Clear thinking and simple logic won’t make heads or tails of things.  For example, late Wednesday and then into Thursday the reverse happened.  Gold gave back practically all $13 per ounce it had gained on Tuesday, while the yield on the 10-Year Treasury note climbed back up to 2.19 percent.  What to make of it?

Gold and treasury yields have been inversely correlated for some time. This is probably due to inflation expectations driving expectations about interest rate policy – click to enlarge.

With a little imagination one can conceive of where the money’s coming from to buy Treasury bonds.  More than likely, it has something to do with central bank intervention into credit markets.  Though, the Federal Reserve is not the only culprit.

If you recall, the Federal Reserve’s quantitative easing program concluded in late 2014.  The Fed even says it plans to start shrinking its balance sheet later this year.  So if the Fed’s not the source of liquidity for Treasury purchases, who is?

…click on the above link to read the rest of the article…

Junk Bonds Under Pressure

There are seemingly always “good reasons” why troubles in a sector of the credit markets are supposed to be ignored – or so people are telling us, every single time. Readers may recall how the developing problems in the sub-prime sector of the mortgage credit market were greeted by officials and countless market observers in the beginning in 2007.

oil rigPhoto credit: Getty Images

At first it was assumed that the most highly rated tranches of complex structured products would be immune, as the riskier equity tranches would serve as a sufficient buffer for credit losses. When that turned out to be wishful thinking, it was argued that the problem would remain “well contained” anyway. After all, sub-prime only represented a small part of the overall mortgage credit market. It could not possibly affect the entire market. This is precisely the attitude in evidence with respect to corporate debt at the moment.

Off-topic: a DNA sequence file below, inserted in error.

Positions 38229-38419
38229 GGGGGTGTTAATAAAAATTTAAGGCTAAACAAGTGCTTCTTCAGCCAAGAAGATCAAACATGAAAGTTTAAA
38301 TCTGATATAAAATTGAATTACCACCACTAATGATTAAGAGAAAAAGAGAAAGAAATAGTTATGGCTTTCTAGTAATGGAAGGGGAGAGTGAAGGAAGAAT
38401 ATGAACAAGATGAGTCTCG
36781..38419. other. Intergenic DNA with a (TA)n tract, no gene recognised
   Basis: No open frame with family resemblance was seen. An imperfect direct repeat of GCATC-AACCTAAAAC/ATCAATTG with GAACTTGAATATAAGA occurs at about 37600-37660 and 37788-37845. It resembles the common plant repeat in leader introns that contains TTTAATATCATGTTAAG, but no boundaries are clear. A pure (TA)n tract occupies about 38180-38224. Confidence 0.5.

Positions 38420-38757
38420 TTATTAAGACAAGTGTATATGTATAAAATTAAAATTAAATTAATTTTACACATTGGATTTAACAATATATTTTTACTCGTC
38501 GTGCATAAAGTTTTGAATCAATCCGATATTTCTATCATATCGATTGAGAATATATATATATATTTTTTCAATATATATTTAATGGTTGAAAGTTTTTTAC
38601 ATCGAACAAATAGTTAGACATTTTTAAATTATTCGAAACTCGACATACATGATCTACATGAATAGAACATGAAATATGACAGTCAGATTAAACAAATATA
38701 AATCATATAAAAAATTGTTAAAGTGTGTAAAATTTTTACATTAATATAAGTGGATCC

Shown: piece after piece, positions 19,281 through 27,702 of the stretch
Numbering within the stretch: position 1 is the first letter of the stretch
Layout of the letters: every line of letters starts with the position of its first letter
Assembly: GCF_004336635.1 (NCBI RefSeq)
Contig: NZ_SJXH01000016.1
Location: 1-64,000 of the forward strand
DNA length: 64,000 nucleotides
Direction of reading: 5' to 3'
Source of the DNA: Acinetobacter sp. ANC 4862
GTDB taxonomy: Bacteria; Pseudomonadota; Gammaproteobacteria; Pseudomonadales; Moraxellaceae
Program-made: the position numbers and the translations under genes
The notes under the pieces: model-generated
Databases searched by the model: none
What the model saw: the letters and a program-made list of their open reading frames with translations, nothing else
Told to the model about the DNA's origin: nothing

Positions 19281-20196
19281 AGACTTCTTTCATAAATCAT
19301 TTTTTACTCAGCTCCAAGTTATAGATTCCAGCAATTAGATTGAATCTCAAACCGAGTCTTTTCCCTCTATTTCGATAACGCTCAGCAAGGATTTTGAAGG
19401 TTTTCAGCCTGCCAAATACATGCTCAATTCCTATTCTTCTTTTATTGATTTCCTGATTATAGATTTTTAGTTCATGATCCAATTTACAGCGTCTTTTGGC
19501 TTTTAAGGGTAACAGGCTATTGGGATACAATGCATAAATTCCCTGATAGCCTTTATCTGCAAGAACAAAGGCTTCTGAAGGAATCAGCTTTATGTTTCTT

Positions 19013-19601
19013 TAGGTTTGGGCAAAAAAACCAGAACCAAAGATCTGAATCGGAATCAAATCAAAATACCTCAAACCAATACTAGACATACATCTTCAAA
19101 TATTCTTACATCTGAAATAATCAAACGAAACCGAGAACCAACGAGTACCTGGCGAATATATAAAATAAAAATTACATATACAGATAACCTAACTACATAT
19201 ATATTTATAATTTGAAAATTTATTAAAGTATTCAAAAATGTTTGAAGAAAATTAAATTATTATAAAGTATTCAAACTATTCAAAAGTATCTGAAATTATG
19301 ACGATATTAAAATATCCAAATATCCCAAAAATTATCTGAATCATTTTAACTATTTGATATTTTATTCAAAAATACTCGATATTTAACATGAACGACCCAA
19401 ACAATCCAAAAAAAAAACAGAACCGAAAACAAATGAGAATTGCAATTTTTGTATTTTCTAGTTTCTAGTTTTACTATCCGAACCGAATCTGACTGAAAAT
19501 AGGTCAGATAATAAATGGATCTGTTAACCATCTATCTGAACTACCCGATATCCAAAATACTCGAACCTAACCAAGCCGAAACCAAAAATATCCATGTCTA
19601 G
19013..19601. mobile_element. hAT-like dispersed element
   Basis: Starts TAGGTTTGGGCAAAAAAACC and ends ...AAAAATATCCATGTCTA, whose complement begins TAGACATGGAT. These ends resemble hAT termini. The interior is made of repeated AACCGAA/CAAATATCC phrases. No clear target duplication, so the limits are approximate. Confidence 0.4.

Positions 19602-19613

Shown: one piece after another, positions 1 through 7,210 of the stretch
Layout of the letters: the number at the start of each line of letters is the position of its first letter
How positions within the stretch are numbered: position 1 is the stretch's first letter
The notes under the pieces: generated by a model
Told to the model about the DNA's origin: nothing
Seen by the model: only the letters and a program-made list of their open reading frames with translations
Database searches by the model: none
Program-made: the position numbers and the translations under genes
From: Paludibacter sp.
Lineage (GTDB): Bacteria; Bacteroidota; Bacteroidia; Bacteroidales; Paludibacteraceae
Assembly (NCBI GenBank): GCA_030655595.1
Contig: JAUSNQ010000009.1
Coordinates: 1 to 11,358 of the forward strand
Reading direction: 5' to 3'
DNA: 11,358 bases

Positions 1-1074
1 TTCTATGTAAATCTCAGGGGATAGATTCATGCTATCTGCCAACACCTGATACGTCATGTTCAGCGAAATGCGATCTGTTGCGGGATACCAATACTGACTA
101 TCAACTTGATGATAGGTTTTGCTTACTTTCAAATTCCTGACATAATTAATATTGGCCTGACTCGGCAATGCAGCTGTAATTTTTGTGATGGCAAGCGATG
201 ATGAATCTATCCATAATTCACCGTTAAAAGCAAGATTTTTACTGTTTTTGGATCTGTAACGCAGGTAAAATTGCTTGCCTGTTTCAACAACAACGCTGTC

1-HYG weeklyA weekly chart of high yield ETF HYG (unadjusted price only chart) – click to enlarge.

The argument as far as we’re aware goes something like this: there are only problems with high yield debt in the energy and commodity sectors. This cannot possibly affect the entire corporate credit market. We should perhaps point out that in spite of this sectoral concentration, problems have recently begun to emerge in other industries as well (a list of recent victims can be found at Wolfstreet).

The argument also ignores the interconnectedness of the credit markets. Once investors begin to lose sufficiently large amounts of money in one sector, the more exposed ones among them (i.e., those using leverage, a practice that gains in popularity the lower yields go, as otherwise no decent returns can be achieved), will start selling what they can, regardless of its relative merits. This will in turn eventually make refinancing conditions more difficult for all sorts of industries.

…click on the above link to read the rest of the article…

 

At the Fed in 2009, Rolling Dice in a Crisis

At the Fed in 2009, Rolling Dice in a Crisis

Ben Bernanke and his colleagues at the Federal Reserve Board have earned accolades from all corners for the extraordinary actions they took to rescue the financial system in 2009. While 2008 was the Fed’s annus horribilis, exposing how unaware the central bank had been of the risks building in the financial system, 2009 was its year of redemption.

So it was interesting, last week, to read the newly released transcripts from Federal Reserve Board meetings in 2009, which include some of the darkest days of the mess.

With the economy now on a sound footing and the stock market near a record high, the decisions made by the Fed to shore up credit markets in the aftermath of the 2008 crisis look even better.

 

But the transcripts also reveal for the first time what critics within the Fed were saying about some of the trillion-dollar programs. And even though the critics’ worst fears did not come to pass, their concerns are worth exploring. For this reason alone, the transcripts make for fascinating reading.

There were two basic camps within the Fed. On one side were the reserve bank presidents who wanted to throw anything and everything at the crisis. For the most part, these officials came from regions — like New York and Boston — that are home to big financial firms. They contended that the financial system was in such peril that big substantive action had to be taken, pronto.

…click on the above link to read the rest of the article…

 

 

Olduvai II: Exodus